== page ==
Monday, 16 November 2015

Orange and Hoisin Glazed Chicken Legs

This tasty chicken dish came about because the bag of oranges I had bought were not the best for eating...the membranes between the flesh were quite tough. There was a lot of juice, sweetness and flavour to them though, and there were only 4 left. I wanted to do something other than just drink the juice from these last oranges, so I combined it with the last of my hoisin sauce to make a sweet, citrus marinade.

The sugars in both caramelized during the cooking, glazing the chicken legs, while combining with the pan juices to make a sauce. The meat was tender and moist, the skin was crispy...hard to believe it was so easy to make.

To make the marinade, combine in a resealable plastic bag:

Juice of 4 oranges
1/4 cup hoisin sauce
1 tablespoon soy sauce
3 green onions, thinly sliced
2 cloves garlic, minced
1 teaspoon minced fresh ginger

Add the chicken legs to the bag, and seal, squeezing out as much air as possible. You will need:

5 bone in, skin on, chicken legs

Leave the chicken in the refrigerator overnight, or for at least 6 hours before cooking it. This will allow the marinade to tenderize, and the flavours time to penetrate, the meat. Turn the oven on to 350F.

Place the chicken legs into an ovenproof dish.

Pour the marinade over the chicken

Place into the oven to bake.

Every 20 minutes, remove the dish from the oven and baste the chicken with the marinade and juices that are in the bottom of the dish. The second time you do this, drain most of the liquid from the dish, saving it for future basting. This allows the skin to start crisping up.

 Continue to baste the chicken, and drain any excess liquid from the dish until the chicken is fully cooked.

Allow the chicken to rest for 5 minutes before serving.

Skim the fat from the top of the reserved pan juices, and discard it. Bring the pan juices to a boil, allowing them to reduce down for your sauce.

Sprinkle the chicken legs with toasted sesame seeds to serve. I served the chicken legs with basmati rice, garlic broccoli and Asian slaw. The sauce can be passed separately, or drizzled over the chicken and rice.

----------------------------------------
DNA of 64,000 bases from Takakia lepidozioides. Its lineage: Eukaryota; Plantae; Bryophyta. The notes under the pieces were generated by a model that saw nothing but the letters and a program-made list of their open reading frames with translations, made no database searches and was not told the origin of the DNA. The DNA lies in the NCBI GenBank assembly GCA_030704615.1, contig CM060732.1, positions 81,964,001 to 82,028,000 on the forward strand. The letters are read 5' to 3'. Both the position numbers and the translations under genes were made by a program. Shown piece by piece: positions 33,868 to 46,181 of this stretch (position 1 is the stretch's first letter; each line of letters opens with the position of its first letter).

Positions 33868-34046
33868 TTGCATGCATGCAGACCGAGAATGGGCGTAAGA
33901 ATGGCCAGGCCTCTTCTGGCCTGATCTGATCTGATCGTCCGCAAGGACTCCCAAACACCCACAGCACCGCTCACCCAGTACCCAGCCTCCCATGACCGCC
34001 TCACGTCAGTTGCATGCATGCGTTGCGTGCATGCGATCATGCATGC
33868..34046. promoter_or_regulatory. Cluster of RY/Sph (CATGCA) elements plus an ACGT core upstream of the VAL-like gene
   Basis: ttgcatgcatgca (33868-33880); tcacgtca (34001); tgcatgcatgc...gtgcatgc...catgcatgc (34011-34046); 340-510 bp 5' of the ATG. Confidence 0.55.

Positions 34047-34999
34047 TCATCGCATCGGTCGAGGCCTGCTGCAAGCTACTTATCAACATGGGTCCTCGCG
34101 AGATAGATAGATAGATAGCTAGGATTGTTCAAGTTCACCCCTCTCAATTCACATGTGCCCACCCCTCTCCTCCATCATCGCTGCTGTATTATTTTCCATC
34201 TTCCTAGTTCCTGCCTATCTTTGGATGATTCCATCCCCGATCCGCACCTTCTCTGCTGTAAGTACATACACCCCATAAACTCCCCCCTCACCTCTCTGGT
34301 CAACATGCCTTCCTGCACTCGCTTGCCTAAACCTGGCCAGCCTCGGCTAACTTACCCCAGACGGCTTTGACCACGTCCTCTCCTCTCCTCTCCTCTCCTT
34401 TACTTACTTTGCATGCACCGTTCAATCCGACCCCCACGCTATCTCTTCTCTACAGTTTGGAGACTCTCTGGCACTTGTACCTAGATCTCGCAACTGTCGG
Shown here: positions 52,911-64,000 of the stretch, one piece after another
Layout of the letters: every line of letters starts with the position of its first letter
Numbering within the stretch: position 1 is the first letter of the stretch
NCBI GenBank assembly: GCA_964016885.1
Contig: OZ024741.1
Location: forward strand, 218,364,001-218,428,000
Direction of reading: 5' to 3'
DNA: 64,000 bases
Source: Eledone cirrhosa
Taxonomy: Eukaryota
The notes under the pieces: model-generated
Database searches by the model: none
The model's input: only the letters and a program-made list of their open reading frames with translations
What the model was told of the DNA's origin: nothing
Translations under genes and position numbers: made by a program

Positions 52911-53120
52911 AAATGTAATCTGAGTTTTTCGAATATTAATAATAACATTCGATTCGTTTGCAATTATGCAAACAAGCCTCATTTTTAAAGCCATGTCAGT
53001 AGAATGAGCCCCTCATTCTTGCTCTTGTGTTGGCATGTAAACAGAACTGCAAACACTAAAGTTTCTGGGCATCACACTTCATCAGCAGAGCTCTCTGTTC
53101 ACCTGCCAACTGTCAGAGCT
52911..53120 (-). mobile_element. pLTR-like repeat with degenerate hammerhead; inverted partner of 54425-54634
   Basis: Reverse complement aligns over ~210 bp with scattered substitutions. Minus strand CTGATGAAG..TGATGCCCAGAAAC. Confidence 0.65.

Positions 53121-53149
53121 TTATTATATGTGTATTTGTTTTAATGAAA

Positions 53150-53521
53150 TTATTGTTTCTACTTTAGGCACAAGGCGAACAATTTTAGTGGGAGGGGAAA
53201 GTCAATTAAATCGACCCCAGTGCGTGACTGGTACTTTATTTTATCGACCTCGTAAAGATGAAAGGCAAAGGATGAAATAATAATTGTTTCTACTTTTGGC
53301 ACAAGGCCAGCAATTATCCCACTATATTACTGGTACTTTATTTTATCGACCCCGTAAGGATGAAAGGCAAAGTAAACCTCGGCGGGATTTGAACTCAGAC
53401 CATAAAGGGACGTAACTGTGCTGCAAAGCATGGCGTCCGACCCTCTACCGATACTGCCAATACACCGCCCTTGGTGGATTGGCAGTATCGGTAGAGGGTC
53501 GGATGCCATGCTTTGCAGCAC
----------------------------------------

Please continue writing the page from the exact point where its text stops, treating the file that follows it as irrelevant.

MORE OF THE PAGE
• Add the zest from one of the oranges to increase the intensity of the orange flavour in your marinade. 
  • If you are not juicing oranges, but using purchased juice, you will need about 3/4 cup of juice for this recipe.
  • A combination of any citrus can be, lemon, lime, grapefruit.
  • To increase the glaze, honey can also be added to the marinade. I would only add 1 - 2 teaspoons, as both the orange and hoisin are sweet. If you are using lemon or lime juice, you can add extra honey.
  • The small amount of soy sauce adds enough salt; more can be added at the table as needed. The saltiness increases as the marinade reduces, both in the oven and in the pot when making the sauce.
  • I use tamari instead of regular soy sauce. Tamari is usually gluten free, as it is made without wheat. Always double check the labels to be sure if you are on a gluten free diet. I use tamari because I find the flavour to be richer, denser and more complex, as well as less salty than regular soy sauce. The choice is yours, use whichever you prefer.
  • The chicken can be grilled, basting every 10 minutes to maintain moistness and add flavour.
  • This recipe can be used to roast whole chickens, chicken wings or drumsticks. The cooking time will need to be adjusted accordingly. 
  • The marinade can also be used for pork tenderloin, or for basting salmon while baking or grilling.
  • If you prefer a thicker sauce than just reduced pan juices, mix 1 teaspoon of cornstarch with orange juice to make a runny paste and whisk this into the boiling sauce just before serving. Add half to begin with, and if you would like the sauce a bit thicker, then add the rest.
  • The leftover meat was removed from the bones, and used to  make wraps for lunch. It can also be used for things like rice or noodle bowls; chicken salad; added to a salad.

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